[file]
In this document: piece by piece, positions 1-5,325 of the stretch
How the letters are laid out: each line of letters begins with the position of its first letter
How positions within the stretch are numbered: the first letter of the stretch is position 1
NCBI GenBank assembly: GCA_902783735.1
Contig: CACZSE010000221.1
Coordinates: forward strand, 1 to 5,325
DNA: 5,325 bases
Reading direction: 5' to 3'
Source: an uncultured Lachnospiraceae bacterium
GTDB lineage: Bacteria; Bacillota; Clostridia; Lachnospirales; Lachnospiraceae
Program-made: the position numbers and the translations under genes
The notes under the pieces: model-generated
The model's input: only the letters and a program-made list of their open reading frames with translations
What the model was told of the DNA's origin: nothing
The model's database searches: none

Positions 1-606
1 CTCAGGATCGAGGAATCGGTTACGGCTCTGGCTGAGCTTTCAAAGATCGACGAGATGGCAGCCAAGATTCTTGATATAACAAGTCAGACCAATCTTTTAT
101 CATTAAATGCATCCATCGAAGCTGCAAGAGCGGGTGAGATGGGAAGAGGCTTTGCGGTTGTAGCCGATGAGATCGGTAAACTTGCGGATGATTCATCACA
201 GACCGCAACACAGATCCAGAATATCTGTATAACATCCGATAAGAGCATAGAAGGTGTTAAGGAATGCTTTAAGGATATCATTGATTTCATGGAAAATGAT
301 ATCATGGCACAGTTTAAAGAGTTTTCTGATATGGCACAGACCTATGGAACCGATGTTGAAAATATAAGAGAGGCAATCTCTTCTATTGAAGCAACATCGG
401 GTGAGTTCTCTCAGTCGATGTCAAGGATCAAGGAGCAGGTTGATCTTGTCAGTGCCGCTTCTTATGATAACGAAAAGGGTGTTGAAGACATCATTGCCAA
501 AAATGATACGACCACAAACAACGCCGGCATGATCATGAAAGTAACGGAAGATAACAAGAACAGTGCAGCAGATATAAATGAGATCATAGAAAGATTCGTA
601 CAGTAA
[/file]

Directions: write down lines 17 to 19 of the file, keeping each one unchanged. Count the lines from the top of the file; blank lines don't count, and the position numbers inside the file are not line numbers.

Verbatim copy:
1 CTCAGGATCGAGGAATCGGTTACGGCTCTGGCTGAGCTTTCAAAGATCGACGAGATGGCAGCCAAGATTCTTGATATAACAAGTCAGACCAATCTTTTAT
101 CATTAAATGCATCCATCGAAGCTGCAAGAGCGGGTGAGATGGGAAGAGGCTTTGCGGTTGTAGCCGATGAGATCGGTAAACTTGCGGATGATTCATCACA
201 GACCGCAACACAGATCCAGAATATCTGTATAACATCCGATAAGAGCATAGAAGGTGTTAAGGAATGCTTTAAGGATATCATTGATTTCATGGAAAATGAT